Multiple material components A, B or C, D are discharged by means of multiple discharge units 12′ and at least from multiple material storage devices 18, 18′. The material components respectively form parts of the object 50, 50′ to be produced, as is clearly shown in FIGS. 1, 2. Since the construction occurs in direct construction sequence, in the case of multiple discharge units a different material for the construction of the object can be discharged in any desired sequence, i.e. layer for layer or line for line and down to droplet by droplet. This discharge can change in a programmable manner, i.e. depending on the program settings and thus on the geometry of the object, different materials can be placed alternately next to one another down to the smallest discharge quantity of a drop and thus drop by drop. Thus, in FIG. 1, for example, edge regions 51 that virtually fuse together and merge into one another without boundaries are formed between the different material components A, B. This leads to a connecting structure such as only results when using only one material or one material component in a single process. Thus, in relation to the drop size a kind of positive-locking connection such as e.g. an interlocking connection occurs. However, it is also possible to form boundary regions 52 between the different material components that abut one another without joining. FIG. 2 shows the moulding of a seal composed of a softer material component D, for example, onto a further harder material component C, for example. Thus, materials, which as a result of van der Waals forces or because of reactive properties cannot otherwise be processed with one another, i.e. are not compatible, can also be placed next to one another.

The whole can be achieved, for example, by two discharge units synchronised with one another discharging the material components in any desired sequence. There can be an optimisation of this process, for example, in the synchronous production of multiple parts at a geometric spacing, in which the travel movement paths of the discharge units are minimised. In principle, it is recommended that the outlets of the two discharge units or the material storage devices 18, 18′ lie closely next to one another, so that little time passes possibly for a travel movement during the change of material components. Thus, fusing edge layers can be formed in the edge region in very quick alternation.

A material component forming an intermediate layer 53 and configured as a separable connection between the materials adjoining the intermediate layer 53 can also be discharged in the edge region 51 or boundary region 52. FIG. 3a shows a corresponding configuration for the case of the production of a ball and socket joint 60. The intermediate layer 53 is still recognisable in FIG. 3a, whereas in FIG. 3b it is replaced by a gap 54. As the structure forming the parts of ball 61 and socket 62 the material of the intermediate layer 53 can form a sliding connection and, as required, can also be used as a sliding means in the ball and socket joint. Thus, upon movement the intermediate layer 53 either disintegrates completely or remains as sliding means. It can be useful here to configure the boundary regions to abut one another without joining in order to obtain a geometrically closed surface of the parts that are later movable into one another. However, a connecting structure can also be configured to hold the sliding means in place. This shows what possibilities are made available to a person skilled in the art completely as required with this method. With this method a predetermined spacing or a clearance between the parts of the object adjoining the intermediate layer 53 is settable by means of the intermediate layer, i.e. the spacing can be changed in a programmable manner, where necessary, even from part to part, which is only possible with extremely high expenditure, for example, in the injection moulding process.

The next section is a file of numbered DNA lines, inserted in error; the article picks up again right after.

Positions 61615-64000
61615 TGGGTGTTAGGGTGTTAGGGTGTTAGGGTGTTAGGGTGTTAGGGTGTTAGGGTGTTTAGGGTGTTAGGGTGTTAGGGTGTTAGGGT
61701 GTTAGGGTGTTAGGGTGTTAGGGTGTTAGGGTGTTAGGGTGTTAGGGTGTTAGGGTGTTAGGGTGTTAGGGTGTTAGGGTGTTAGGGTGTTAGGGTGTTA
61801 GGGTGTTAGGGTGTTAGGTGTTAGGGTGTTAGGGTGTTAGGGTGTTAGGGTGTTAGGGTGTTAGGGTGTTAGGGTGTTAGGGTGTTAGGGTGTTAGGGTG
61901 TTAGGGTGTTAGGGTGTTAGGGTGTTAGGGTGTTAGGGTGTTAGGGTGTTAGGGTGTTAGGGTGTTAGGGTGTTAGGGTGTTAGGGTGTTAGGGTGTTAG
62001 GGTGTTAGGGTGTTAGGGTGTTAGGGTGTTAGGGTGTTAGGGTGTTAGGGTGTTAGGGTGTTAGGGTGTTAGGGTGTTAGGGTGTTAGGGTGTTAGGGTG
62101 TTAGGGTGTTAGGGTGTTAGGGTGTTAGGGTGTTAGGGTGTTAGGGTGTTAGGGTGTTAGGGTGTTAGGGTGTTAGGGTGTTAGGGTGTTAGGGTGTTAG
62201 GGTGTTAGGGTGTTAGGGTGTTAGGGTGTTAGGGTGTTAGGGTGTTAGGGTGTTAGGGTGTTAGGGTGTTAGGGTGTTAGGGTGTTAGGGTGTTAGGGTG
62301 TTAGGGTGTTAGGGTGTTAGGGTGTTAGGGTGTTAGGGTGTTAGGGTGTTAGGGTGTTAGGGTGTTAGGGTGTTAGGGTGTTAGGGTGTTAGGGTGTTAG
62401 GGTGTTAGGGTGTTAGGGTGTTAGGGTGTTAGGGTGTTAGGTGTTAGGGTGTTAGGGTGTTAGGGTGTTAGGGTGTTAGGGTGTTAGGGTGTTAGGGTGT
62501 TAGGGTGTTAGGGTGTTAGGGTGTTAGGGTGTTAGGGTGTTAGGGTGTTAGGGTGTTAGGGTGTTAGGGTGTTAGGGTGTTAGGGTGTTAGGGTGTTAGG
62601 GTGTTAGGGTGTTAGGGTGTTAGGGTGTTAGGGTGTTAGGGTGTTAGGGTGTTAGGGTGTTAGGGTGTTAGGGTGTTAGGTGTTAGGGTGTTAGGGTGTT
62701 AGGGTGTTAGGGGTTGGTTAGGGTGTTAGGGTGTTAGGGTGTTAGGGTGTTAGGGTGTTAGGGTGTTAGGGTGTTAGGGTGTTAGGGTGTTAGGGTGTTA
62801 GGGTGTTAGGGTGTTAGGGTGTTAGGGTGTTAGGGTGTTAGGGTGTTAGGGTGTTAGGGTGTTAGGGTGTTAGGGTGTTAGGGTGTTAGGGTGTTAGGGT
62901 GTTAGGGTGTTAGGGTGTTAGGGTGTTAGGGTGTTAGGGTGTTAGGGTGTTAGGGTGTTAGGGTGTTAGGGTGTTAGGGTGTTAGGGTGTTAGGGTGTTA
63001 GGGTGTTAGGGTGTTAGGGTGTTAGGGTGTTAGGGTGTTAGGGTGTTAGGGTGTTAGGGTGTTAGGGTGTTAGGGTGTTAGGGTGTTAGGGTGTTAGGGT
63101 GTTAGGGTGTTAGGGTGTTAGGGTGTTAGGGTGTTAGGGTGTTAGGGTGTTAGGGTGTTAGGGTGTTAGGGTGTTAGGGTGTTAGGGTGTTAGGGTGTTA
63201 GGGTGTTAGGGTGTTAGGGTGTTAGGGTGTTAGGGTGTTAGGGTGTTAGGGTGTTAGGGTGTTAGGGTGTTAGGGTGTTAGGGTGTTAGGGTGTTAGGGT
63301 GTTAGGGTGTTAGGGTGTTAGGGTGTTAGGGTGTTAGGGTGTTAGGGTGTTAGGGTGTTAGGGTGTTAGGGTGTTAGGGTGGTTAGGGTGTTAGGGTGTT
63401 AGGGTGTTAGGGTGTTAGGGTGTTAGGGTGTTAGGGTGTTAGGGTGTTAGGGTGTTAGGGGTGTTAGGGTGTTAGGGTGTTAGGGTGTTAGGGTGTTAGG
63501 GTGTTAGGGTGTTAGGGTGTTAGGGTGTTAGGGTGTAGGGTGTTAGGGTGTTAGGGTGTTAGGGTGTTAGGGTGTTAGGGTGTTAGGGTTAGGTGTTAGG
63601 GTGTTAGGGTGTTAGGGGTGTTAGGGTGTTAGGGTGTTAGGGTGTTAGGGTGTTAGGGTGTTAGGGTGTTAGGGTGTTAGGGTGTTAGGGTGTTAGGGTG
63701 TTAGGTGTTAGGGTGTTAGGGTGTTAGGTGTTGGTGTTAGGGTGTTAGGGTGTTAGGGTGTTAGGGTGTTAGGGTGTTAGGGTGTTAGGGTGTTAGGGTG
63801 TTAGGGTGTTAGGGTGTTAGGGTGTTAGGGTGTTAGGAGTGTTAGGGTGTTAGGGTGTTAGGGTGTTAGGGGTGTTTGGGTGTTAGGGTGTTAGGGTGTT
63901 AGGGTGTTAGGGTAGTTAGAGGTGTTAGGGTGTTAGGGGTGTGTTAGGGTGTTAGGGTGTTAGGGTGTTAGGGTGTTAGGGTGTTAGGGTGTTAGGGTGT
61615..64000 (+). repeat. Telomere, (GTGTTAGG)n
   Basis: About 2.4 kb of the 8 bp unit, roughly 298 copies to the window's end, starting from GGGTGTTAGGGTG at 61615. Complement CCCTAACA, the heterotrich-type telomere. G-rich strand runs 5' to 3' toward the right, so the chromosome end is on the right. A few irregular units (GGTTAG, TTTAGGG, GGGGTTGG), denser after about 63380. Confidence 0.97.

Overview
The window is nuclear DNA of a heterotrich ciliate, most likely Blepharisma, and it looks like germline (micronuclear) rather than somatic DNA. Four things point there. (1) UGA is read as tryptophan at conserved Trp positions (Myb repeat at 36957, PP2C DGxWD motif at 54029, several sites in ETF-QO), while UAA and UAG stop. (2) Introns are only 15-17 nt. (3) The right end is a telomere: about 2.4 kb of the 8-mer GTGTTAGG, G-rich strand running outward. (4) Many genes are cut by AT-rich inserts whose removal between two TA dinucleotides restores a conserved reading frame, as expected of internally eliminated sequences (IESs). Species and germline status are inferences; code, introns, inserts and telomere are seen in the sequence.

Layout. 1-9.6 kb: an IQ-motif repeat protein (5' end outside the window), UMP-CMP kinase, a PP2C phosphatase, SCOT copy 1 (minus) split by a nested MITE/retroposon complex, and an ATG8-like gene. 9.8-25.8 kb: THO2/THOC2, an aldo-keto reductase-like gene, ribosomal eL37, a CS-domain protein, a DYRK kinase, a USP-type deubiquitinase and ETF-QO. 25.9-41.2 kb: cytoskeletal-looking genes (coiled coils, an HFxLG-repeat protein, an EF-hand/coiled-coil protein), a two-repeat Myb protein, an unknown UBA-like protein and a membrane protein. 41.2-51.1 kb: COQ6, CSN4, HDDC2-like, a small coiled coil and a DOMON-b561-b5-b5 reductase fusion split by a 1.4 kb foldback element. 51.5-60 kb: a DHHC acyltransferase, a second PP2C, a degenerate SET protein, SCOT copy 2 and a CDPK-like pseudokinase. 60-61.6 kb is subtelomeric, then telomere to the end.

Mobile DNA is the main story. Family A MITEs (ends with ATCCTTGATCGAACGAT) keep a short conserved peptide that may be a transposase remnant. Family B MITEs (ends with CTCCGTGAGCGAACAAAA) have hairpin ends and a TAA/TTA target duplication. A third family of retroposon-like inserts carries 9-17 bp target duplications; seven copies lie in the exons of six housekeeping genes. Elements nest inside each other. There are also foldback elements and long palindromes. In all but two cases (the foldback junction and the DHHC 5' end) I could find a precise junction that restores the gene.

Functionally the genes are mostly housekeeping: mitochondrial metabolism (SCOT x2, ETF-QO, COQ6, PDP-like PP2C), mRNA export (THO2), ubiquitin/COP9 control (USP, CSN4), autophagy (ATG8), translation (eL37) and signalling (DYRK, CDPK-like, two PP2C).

Therefore, in principle, an object, in which multiple adjoining parts composed of different material components are present, is produced with the method or can be produced therewith. After the production the parts are joined to one another by a structure composed of different material components connecting them, wherein a structure results practically as in a production from one material. However, the material component can also be used so that it is discharged as a support for the further material components that is detachable after production of the object. In this case the boundary regions 52 are configured so that as good a surface quality of the object as possible results “behind” the support, wherein this geometry is already formed during discharge of the material. Thus, overhangs can also be easily formed on the object to be produced.

It is clearly understood that the material components do not have to be compatible with one another and can still be placed next to one another, as is possible, for example, with corresponding van der Waals forces. Use is also possible, for example, with different material properties such as in use of a material component that is hard in the state of use, for example, and a soft material component. In particular, the production of permanent connections but also the production of toothing or other non-positive and positive-locking connections are conceivable.

It is clearly understood that this description can be subject to a wide variety of modifications, changes and adaptations, which move into the realm of equivalents to the attached claims.